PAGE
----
New-look council makes for interesting election
RHONDA MARK, AL WILLIAMS, MATTHEW LITTLEWOOD AND EMMA BAILEY
Interesting. That's possibly the best way to describe the Timaru District Council election this time around.
For starters, the district will have a new mayor - something which was not a realistic outcome in the last two elections when three-term mayor Janie Annear finished comfortably ahead of her closest rival. After nine years as mayor and 18 on council, she is hanging up the mayoral chain.
Both this year's mayoral contenders Steve Earnshaw and Damon Odey are completing their first terms on council - Mr Earnshaw arriving at the council doors as part of Team Timaru, while Mr Odey came in as an independent. They were the two highest polling candidates of the 19 who stood for the council's Timaru ward.
While Team Timaru is no more, Mr Earnshaw and fellow Team Timaru member Tracy Tierney are standing under the Access 2 Action banner. The pair have been campaigning together with Mr Earnshaw stating Ms Tierney will be deputy mayor if they are both elected.
Both mayoral candidates are also standing for the Timaru ward.
All up 11 candidates are keen to fill the six Timaru ward seats. With Terry Kennedy and Jane Coughlan both standing down after 21 years, there are spaces to fill. Also not seeking re-election are first term councillors Hamish Fraser and Jo Taylor.
Former councillor Dave Jack, who missed out on a seat three years ago, is back in the race for the Timaru ward, along with Anthony Brien, Peter Burt, Wayne Facer, Roger Payne, James Valentine, Steve Wills and Heather Woolstencroft.
Deprived of a vote when only sitting councillors Richard Lyon and Pat Mulvey stood for the two Pleasant Point-Temuka ward positions last time, it is a different story this year, with two new contenders also keen to represent the area. Gerrie Ligtenberg and Tony Narayan will contest the ward along with the two sitting councillors.
Elected unopposed is Geraldine ward councillor Kerry Stevens. Mr Stevens was elected to council in a by-election last November. Four men sought the position following the death of Geraldine ward representative and deputy mayor Michael Oliver.
CHALLENGES FOR NEW TEAM
A new look Waimate District Council will have its work cut out for it with the ongoing Williams building consent saga.
The battle between the council and businessman Keith Williams will present numerous challenges as Mayor John Coles and four councillors bow out in October.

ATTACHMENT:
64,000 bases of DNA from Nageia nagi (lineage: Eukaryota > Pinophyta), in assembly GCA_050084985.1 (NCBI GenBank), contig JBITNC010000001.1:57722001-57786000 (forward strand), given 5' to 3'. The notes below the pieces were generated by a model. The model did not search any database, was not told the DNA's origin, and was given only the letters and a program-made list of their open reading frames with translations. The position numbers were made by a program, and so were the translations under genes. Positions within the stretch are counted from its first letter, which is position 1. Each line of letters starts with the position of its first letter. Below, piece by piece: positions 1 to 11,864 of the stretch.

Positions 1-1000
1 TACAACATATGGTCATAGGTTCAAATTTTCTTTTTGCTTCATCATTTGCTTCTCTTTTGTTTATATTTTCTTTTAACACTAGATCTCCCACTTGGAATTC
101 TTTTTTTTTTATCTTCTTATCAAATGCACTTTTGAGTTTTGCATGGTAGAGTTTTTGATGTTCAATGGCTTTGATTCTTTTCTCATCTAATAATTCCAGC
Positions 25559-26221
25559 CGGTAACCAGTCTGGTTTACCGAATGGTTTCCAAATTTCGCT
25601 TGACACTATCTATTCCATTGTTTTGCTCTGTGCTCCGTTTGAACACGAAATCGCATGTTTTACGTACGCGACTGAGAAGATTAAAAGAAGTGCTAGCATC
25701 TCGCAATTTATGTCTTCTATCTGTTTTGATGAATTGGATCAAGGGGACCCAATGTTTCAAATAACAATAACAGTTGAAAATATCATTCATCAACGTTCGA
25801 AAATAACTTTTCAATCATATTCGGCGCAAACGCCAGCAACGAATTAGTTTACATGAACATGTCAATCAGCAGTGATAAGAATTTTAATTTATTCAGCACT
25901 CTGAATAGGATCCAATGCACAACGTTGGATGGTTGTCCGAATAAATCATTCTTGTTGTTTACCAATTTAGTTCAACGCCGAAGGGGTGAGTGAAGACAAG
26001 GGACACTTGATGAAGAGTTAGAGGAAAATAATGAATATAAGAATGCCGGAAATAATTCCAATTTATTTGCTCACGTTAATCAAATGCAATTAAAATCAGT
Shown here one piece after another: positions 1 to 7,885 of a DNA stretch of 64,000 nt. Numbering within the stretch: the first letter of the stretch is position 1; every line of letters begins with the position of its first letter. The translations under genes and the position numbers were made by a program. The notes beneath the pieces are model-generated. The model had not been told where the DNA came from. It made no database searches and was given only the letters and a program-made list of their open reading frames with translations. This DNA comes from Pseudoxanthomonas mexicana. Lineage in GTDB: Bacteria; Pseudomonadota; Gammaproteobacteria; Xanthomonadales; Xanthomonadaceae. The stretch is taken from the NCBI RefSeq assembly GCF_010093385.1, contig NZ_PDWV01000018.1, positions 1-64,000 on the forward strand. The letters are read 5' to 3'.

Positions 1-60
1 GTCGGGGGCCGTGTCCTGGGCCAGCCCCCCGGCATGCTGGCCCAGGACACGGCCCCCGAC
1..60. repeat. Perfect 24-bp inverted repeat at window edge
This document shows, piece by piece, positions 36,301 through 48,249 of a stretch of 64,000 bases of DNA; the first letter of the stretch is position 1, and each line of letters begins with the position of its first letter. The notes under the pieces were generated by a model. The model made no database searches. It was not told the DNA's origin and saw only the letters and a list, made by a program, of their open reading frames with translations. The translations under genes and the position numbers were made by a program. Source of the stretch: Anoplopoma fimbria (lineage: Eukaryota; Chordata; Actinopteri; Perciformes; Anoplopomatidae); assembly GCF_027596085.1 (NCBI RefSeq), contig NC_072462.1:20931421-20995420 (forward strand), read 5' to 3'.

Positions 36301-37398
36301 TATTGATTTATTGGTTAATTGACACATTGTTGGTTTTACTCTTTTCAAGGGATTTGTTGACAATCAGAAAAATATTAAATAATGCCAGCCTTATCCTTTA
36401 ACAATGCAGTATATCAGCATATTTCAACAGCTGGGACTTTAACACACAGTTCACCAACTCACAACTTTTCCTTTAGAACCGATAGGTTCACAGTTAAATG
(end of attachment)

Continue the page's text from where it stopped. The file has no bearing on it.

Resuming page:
Councillors Mike Balchin, Peter Foley, Matt Henderson and Jim Anderson are not seeking re-election.
Councillor Sandy Mulqueen left a seat empty when she lost a bid for cannabis decriminalisation in the district last year and quit.
The long-running Williams dispute goes back to 2010 and has divided the council.
First term councillor Sharyn Cain and Cr Craig Rowley want the mayoral chains, although Cr Rowley has not also sought a council seat. If he misses out on the mayoralty he misses out altogether.
Deputy mayor Peter McIlraith is also closely involved in the consent case, having along with Cr Rowley, sworn an affavit in defence of Mr Williams.
Cr McIlraith faces John Wall for the one-seat Hakataramea-Waihaorunga ward.
Mr Wall is in a de facto relationship with former building inspector Angie Leckey who was at the centre of the consent row.
Former mayor David Owen is seeking one of two seats in the Pareora ward, along with Tom O'Connor, Stuart Thomson and Morgan Wallace
Grace Paul is the only person to put a hand up for a seat representing the Lower Waihao ward. In the Waimate ward, Sharyn Cain, James Beuth, Peter Collins, William Fletcher, Arthur Gavegan, John Larcombe and Miriam Morton will compete for four seats.
KEY ISSUES FOR MACKENZIE NEXT TERM
It is a two-horse race for the mayoralty of the Mackenzie District Council, with no Twizel candidates to split the vote.
Councillor Graeme Page and incumbent mayor Claire Barlow have thrown their hats in the ring. Both represent the Opuha ward, while Twizel which is the biggest town in the district is without a mayoral candidate.
Both are vying for the top job only and not one of the six councillor seats, so one will go entirely. Two other councillors will be lost from the council chamber with Peter Maxwell and John Bishop not standing.
Mr Bishop will however be standing for the Twizel Community Board.
For third generation farmer Mr Page it will be his second tilt at the mayoralty, having stood against Mrs Barlow in 2010, losing by just 30 votes. He has been on the council since 2004 and has been an interesting presence in council meetings, especially over the last three years as he has been robust in his criticisms, most notably of the now disbanded tourism trust.
If he is unsuccessful as mayor the council will lose a distinctive voice.
In 2010 Mrs Barlow went from the council's receptionist to mayor.
She lives in Fairlie and while the mayoralty could be seen as town versus country, she is not beholden to either and has constantly stressed she sees herself as a uniter.
She started with an element of naivety and nervousness but has, with the help of a new chief executive, run an increasingly tight ship at meetings, with councillors more likely to stay on track rather than get bogged down in unnecessary asides.
The council will face a range of key issues over the next three years, the Aoraki Mt Cook Starlight Reserve and Alps to Ocean Cycleway will be key drivers for tourism. Finalising plan change 13, which is still tied up in the Environment Court, will set the scene for the future of the Mackenzie Basin and development in Tekapo will arguably be one of the biggest time consumers for the council over the next few years.
- © Fairfax NZ News